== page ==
Otherwise, I probably would have put off trying this restaurant till later because the location at Desker Road is personally not the most convenient for me – it is close to Mustafa, and Swee Choon Dim Sum – somewhere between “the world famous Serangoon Road*” and Jalan Besar and I generally don’t hang out around this area. However, I think this location is GREAT for tourists. Tourists and expats loves Mustafa because it’s the most unique supermarket in Singapore. You can find anything here at cheaper than usual prices. The surroundings is also not like anywhere else in Singapore and it is something less curated to see compared to the rest of the country which is too man made.
*I actually once heard a Caucasian foreigner exclaim that he’s at the “world famous Serganoon Road” the moment he stepped out of Little India Station. Little India could actually be more iconic of Singapore than the Merlion.
Despite being in a pretty old shop house, the interior was nicely done up (not the shabby hipster kind of style like but modern and clean looking) and the scent of lemongrass greeted us when we stepped into the restaurant. They even had a little cozy outdoor roof top area.
They seated most guests on the upper level of their restaurant by default and I greatly appreciated this because I had a bad experience at this certain lobster restaurant in Katong which seated diners on the first level, greatly compromising the privacy of customers since their staircase was at the rear end (so everyone needed to walk past if you’re seated downstairs) and the temperature difference whenever the main door opened was disturbing. Basically that restaurant should not even rent such a unit for a restaurant which is meant to be expensive. That’s another story for another day, but that experience was terrible. That aside, at least CreatureS’ staircase is near the front of the restaurants so I assume when they are full and diners do get seated downstairs, it won’t be as unpleasant as that lobster restaurant in Katong. Our dinner on the second storey was very comfortable and had adequate privacy. I was very satisfied.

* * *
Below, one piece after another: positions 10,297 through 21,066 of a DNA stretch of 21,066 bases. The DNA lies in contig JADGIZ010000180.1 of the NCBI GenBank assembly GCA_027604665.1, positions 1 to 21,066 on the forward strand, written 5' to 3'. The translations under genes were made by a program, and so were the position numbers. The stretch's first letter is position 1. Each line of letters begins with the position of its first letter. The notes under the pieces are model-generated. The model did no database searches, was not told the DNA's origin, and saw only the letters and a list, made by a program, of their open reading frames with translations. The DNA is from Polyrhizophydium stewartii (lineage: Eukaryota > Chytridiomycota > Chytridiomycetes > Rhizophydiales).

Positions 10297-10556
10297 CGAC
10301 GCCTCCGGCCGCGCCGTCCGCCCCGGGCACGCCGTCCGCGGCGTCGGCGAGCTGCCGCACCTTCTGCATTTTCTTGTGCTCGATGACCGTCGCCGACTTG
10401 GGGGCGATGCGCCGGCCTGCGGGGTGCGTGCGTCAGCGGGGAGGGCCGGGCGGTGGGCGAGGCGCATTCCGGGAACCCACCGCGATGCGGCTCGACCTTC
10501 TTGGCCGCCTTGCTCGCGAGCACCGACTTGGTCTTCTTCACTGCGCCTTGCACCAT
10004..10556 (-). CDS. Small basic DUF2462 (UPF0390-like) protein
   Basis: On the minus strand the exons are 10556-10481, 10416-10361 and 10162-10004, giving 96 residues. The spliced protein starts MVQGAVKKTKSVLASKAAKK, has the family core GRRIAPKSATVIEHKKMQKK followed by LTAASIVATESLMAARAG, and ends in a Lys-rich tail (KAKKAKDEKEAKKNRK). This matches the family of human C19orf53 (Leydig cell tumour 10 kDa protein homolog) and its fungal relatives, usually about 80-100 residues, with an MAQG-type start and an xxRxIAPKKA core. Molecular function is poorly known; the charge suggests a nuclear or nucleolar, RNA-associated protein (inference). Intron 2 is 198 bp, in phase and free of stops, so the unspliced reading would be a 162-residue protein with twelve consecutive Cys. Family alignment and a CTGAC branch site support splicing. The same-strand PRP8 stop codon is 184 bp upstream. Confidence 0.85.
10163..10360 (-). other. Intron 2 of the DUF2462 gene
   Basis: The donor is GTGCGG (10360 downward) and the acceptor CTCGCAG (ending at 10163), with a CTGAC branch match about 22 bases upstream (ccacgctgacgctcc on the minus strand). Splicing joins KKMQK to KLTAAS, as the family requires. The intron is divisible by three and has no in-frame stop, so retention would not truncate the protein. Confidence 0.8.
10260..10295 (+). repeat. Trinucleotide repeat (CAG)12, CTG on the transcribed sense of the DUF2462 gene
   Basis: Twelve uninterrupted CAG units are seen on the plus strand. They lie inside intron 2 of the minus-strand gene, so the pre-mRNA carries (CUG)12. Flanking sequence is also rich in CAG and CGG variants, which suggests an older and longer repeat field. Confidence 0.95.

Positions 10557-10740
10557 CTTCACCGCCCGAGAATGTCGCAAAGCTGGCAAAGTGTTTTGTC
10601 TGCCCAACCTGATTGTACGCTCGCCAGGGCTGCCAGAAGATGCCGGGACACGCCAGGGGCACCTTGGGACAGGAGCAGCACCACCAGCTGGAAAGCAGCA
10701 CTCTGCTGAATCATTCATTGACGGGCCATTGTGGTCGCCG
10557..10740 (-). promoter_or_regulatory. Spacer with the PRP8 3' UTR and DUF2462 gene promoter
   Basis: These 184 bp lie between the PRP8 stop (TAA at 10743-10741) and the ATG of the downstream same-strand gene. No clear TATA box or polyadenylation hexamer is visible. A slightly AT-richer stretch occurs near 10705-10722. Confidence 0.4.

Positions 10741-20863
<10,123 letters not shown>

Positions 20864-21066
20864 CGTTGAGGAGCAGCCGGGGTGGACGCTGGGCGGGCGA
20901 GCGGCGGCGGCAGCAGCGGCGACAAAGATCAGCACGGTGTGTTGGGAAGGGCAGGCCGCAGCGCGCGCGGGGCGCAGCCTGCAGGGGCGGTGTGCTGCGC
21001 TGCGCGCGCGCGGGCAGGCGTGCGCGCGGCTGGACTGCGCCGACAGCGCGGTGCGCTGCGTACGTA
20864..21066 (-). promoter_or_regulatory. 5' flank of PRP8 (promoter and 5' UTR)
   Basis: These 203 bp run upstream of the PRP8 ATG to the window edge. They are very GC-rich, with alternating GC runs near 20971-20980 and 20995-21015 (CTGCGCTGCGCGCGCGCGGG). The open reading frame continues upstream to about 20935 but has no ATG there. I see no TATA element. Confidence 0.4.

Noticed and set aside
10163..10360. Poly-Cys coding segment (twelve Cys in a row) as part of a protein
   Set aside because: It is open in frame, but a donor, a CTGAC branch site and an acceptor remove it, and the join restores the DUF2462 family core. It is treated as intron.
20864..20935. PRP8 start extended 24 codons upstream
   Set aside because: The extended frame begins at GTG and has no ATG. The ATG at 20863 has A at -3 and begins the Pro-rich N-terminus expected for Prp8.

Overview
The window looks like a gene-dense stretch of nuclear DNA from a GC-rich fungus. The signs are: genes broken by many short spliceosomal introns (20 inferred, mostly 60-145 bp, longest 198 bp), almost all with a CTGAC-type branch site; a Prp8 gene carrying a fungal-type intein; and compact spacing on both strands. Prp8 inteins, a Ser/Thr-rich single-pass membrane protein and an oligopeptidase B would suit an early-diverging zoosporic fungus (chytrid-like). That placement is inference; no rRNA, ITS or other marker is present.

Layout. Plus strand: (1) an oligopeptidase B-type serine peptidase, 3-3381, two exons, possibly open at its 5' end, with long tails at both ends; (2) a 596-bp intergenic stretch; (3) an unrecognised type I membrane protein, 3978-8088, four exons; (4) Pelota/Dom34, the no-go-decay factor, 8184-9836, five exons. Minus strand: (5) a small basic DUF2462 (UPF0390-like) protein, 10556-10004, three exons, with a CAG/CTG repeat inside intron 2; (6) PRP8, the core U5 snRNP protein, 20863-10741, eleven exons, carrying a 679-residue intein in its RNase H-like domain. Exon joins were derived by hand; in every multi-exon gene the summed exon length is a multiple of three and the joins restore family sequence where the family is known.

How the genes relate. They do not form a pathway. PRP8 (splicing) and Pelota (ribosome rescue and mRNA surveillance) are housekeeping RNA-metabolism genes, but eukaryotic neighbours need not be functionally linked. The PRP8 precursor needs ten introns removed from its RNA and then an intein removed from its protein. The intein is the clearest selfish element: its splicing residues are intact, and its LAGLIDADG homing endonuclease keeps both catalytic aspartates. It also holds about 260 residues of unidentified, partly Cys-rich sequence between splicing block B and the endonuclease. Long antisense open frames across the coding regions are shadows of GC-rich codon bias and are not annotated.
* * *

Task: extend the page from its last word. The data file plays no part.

I am glad that my dining companion for today believes in having appetizers and desserts and not just main courses. There were actually so many things we wanted to try, but we settled for this Ngoh Hiang & Kieh Pie Tie because they said the Ngoh Hiang was homemade by the chef’s aunt (or something along that line) and brought to the restaurant to be fried. Ngoh Hiang and Kueh Pie Tie can be commonly found in Singapore but majority of those I’ve tried were not good. This Ngoh Hiang indeed did not disappoint but a part of me still think my grandmother’s was better – but that’s what everybody thinks of their own family’s version isn’t it? Compared to commercial versions I’d say it’s way better than most others. The filling was not too compact (like if they put too much flour it will be tightly bound like a tough meatball) and had lots of crunch. The frying was also on point making the skin thinly crispy.
The Kueh Pie Tie was alright but I think I could get slightly better ones from other Peranakan restaurants like Violet Oon or Candlenut. I think Indocafe still serves my favourite Kueh Pie Tie in my memory. (However this is still much better than hawker stalls for sure, that’s out of the comparison I’m making).